We used the TactiCath™ Quartz Contact Force Ablation Catheter (Abbott) at 40 ºC with a goal contact force of greater than 10 grams. A spiral mapping catheter was placed in the right pulmonary vein during ablation. With ablation onset, the tachycardia initially accelerated, but then slowed and terminated within 5 seconds. (Figure 4) The RSPV was not isolated at the time of the termination. (Figure 5) Reinduction was attempted with isoproterenol at 20 mcg/min and with single, double, and triple extrastimuli, without any further sustained atrial arrhythmias. Short runs of atrial fibrillation were induced with triple extrastimuli that were very unorganized and rapid, with fibrillatory cycle length of 130 ms. We elected to proceed with wide-area pulmonary vein isolation, given the degree of scar and potential for atrial fibrillation. (Figure 6) The patient is now 9 months out from ablation, and the implantable loop recorder has shown no recurrent arrhythmias. She is in sinus rhythm, walking again, and has regained a lot of strength off antiarrhythmic drugs.
There is much in the literature about pulmonary vein tachycardia.3 This case was interesting for several reasons. Was this truly a pulmonary vein tachycardia with variable tachycardia cycle length secondary to atrial scar, or was this just a rotor driving atrial fibrillation with termination during ablation? The initial rhythm was more consistent with atrial fibrillation and, given the dilated atrium and scar burden, the latter explanation would make more sense. In retrospect, this was likely a rotor that was generating a more organized atrial fibrillation that terminated with ablation. With the advancement of high-density mapping systems allowing for more points and mapping of spiral waves and rotors, this may be increasingly recognized. Narayan has been a driving force of rotor mapping and FIRM (focal impulse and rotor modulation),4 which could have been helpful in this case; however, the outcome would likely have been similar. PVI alone would likely have produced the same result without the precedent focal ablation.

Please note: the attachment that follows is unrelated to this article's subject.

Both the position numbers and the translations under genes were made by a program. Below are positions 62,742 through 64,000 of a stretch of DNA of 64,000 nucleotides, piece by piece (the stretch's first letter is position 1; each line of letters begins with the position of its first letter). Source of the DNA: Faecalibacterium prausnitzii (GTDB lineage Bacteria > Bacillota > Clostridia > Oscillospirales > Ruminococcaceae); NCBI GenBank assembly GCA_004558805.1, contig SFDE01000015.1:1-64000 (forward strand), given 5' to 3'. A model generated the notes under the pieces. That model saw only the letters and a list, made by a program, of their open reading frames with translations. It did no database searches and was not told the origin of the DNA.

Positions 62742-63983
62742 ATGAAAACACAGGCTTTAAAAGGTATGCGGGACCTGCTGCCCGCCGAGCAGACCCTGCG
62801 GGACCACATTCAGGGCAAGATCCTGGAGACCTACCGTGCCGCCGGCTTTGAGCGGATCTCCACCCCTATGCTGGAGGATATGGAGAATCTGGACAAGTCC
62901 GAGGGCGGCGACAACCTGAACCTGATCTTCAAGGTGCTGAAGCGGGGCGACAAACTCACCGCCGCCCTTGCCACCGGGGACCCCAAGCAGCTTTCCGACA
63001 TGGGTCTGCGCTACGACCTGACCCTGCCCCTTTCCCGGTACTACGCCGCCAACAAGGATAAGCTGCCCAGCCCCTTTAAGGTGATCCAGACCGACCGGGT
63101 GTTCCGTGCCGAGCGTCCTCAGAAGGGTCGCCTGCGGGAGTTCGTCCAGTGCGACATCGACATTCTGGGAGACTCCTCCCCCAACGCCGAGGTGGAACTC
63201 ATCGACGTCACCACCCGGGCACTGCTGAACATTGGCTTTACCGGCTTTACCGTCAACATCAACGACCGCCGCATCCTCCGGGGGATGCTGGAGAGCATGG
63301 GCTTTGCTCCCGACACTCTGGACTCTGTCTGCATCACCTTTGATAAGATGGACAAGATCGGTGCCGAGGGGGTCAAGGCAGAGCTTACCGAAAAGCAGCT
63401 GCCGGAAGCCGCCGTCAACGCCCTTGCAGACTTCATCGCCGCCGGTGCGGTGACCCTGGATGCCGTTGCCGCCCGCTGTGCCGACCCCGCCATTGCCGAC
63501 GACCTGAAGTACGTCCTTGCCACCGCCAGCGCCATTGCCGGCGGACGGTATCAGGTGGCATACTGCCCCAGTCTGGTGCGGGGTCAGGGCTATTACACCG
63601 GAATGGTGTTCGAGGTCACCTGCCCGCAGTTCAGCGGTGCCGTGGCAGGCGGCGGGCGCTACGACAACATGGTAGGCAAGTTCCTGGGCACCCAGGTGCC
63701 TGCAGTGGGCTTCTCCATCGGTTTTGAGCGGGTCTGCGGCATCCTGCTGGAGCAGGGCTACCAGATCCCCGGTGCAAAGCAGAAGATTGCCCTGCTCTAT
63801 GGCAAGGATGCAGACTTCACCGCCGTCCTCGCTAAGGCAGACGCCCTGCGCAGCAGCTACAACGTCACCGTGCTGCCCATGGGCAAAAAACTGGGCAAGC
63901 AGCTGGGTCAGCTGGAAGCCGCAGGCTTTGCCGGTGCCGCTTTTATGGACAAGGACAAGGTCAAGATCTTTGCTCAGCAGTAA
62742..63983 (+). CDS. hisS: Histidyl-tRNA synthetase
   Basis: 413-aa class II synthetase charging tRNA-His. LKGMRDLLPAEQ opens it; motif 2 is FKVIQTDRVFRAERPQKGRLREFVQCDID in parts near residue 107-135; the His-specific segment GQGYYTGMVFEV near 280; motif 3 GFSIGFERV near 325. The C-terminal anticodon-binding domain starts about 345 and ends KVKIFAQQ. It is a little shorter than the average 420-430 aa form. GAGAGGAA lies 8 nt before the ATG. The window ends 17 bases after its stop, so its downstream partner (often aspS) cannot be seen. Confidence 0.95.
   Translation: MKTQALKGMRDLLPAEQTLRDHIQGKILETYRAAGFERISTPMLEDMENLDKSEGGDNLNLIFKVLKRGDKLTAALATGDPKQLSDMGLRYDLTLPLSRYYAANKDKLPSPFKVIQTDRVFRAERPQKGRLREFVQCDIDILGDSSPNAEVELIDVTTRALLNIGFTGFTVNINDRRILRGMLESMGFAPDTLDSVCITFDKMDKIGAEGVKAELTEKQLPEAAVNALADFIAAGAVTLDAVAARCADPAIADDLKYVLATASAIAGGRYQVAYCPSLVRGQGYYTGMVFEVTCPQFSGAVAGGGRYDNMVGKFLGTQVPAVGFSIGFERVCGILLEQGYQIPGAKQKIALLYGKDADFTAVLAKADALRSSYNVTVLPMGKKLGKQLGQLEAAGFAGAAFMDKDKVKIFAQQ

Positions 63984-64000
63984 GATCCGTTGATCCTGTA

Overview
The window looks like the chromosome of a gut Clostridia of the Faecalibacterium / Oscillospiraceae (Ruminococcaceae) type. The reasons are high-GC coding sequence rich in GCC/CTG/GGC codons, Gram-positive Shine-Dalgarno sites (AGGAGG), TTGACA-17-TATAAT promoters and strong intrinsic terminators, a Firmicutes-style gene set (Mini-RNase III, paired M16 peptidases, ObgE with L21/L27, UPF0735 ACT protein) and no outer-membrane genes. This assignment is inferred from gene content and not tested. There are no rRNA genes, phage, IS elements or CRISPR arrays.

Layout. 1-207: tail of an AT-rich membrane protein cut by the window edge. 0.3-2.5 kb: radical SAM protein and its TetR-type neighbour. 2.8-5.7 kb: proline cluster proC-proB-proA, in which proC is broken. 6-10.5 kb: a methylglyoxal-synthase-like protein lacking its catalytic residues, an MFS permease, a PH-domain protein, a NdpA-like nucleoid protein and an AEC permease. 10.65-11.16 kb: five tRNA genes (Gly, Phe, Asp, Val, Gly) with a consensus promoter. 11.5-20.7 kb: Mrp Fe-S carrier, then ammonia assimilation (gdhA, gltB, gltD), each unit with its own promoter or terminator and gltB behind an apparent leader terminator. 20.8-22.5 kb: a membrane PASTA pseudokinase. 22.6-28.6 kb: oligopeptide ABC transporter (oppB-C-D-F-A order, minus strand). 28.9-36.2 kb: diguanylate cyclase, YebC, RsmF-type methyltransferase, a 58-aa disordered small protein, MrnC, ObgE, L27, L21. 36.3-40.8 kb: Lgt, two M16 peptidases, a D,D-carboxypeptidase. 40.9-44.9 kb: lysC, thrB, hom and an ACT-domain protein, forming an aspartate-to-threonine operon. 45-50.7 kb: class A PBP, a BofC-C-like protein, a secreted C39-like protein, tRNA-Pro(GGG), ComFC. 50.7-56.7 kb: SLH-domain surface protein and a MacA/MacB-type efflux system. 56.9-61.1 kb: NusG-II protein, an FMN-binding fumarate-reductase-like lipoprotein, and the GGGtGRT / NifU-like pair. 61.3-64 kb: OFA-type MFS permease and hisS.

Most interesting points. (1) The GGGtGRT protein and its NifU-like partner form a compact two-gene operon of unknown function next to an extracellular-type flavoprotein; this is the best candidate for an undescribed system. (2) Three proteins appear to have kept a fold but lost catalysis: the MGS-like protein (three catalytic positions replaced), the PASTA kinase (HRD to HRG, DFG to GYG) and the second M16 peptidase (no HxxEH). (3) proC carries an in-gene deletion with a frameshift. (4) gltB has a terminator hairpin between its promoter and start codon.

Disclosure: The author has no conflicts of interest to report regarding the content herein.
- Kistler PM, Roberts-Thomson KC, Haggani HM, et al. P-wave morphology in focal atrial tachycardia: development of an algorithm to predict the anatomic site of origin. J Am Coll Cardiol. 2006;48(5):1010-1017.
- Nery PB, Thornhill R, Nair GM, Pena E, Redpath CJ. Scar-based catheter ablation for persistent atrial fibrillation. Curr Opin Cardiol. 2017;32(1):1-9.
- Moreira W, Timmermans C, Wellens HJ, Rodriguez LM. Atrial tachycardia originating from the pulmonary vein: importance of the stimulation sites. Tex Heart Inst J. 2008;35(3):356-358.
- Narayan SM, Krummen DE, Rappel WJ. Clinical mapping approach to diagnose electrical rotors and focal impulse sources for human atrial fibrillation. J Cardiovasc Electrophysiol. 2012;23(5):447-454.